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Israeli Higher Education Gets Multi-Year Funding Boost

Israel is among the host of countries making research and innovation a top priority. To that end, the Council for Higher Education announced last month a six-year plan which will incrementally increase the national budget for higher education, according to the Jerusalem Post. Let’s take a closer look at the program, along with highlighting Israel’s high hopes for the future.

Stepping up on the World Stage

Israel’s Education Minister and Council for Higher Education Chairman Naftali Bennett said in a press conference, “Today, the State of Israel begins a new multi-year plan open to research and Israeli researchers, and it will ensure the continued progress and innovation of Israeli academia in the world.” Specifically, the program will aim for the creation of infrastructure for research; the integration of minority groups and the globalization of the country’s higher education system -- all toward the goal of minimizing gaps, acknowledging national priorities, and reinventing itself as an international higher education hub. Said Prof. Yaffa Zilbershats, who chairs the Council’s Planning and Budgeting Committee, “The plan is designed first and foremost to establish research infrastructure and to promote excellence in scientific research to turn Israel into a world leader in research in general and in computer science and Big Data in particular.”

This kind of progress doesn’t come cheap. In 2016, Israel’s higher education budget was NIS 10b. NIA 449 million has been designated for 2017, and annual subsequent additions to the budget will bring it to NIS 12b by 2022 -- amounting to a total increase of NIS 6.8b over the same period of time., According to Zilbershats, “This is the most money being streamed into higher education since the foundation of the state.”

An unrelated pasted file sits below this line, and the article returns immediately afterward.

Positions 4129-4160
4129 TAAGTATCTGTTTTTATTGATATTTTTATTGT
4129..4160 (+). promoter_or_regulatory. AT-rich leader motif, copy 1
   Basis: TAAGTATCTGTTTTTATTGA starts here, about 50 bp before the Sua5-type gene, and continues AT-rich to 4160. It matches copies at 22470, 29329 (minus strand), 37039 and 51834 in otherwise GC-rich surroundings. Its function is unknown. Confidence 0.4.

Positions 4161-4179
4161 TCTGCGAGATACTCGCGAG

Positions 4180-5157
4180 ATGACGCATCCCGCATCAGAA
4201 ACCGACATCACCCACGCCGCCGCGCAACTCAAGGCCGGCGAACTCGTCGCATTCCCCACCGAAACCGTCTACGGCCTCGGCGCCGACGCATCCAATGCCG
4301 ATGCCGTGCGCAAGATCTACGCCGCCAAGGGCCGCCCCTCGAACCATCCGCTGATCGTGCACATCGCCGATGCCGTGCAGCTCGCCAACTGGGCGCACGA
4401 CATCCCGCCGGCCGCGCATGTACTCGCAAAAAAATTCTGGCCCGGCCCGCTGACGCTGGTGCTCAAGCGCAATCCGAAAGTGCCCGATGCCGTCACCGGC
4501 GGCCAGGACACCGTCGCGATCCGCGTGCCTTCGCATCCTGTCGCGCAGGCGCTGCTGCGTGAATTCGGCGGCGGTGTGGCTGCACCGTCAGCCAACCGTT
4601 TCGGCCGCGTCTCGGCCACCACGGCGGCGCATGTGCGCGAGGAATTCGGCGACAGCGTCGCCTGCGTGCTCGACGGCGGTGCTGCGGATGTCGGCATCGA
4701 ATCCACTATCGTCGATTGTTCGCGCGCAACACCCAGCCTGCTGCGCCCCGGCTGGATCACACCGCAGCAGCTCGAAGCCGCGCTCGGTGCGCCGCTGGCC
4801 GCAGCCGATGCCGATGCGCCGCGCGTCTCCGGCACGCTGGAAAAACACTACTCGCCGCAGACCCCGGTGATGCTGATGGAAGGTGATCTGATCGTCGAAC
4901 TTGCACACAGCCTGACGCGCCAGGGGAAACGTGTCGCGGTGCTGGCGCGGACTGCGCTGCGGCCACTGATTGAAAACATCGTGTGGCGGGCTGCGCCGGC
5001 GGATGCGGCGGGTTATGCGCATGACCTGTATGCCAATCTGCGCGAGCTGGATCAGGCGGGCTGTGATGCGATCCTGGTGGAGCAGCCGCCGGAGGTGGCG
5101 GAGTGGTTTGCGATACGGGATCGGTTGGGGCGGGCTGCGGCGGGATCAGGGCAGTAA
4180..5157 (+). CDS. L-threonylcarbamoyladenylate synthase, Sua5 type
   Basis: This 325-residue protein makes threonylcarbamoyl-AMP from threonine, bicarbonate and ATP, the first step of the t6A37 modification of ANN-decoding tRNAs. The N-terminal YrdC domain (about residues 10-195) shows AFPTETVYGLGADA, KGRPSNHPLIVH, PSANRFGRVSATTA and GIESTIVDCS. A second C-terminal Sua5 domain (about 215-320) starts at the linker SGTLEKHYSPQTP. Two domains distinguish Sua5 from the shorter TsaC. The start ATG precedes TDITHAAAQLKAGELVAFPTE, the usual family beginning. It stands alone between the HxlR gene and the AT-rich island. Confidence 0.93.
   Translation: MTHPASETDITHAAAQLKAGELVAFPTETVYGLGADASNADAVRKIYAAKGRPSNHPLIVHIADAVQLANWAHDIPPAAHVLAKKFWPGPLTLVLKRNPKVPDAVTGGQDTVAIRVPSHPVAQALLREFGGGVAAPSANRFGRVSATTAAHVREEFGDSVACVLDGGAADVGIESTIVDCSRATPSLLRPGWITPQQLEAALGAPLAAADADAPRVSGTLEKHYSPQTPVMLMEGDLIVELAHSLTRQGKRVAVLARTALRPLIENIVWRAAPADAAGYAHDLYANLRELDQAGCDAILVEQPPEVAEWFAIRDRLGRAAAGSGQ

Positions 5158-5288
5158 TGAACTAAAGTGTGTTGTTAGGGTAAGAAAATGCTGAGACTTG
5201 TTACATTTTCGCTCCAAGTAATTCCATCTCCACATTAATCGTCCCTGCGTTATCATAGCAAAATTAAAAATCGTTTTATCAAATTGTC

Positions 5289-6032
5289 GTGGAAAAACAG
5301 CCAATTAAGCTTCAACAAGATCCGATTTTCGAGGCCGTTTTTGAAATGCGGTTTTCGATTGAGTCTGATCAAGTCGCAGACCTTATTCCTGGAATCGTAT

Bennett echoed Zilbershats’ high aspirations, “When the next Nobel Prize winner will be from Sderot and the next Fields Medal will come from Elad, when the Wolf Prize will be awarded to a researcher from Rahat and the Tel Aviv [University] Faculty of Medicine will be filled with students from the periphery, then we will know that we reached our goal, because this important institution has served its social purpose.”

International students -- particularly those pursuing advanced degrees -- will also be among the program’s beneficiaries. An additional investment of NIS 300m has been allocated to bring the number of international from 12,000 to 25,000 within five years -- more than doubling the current international enrollment.

Joanna Hughes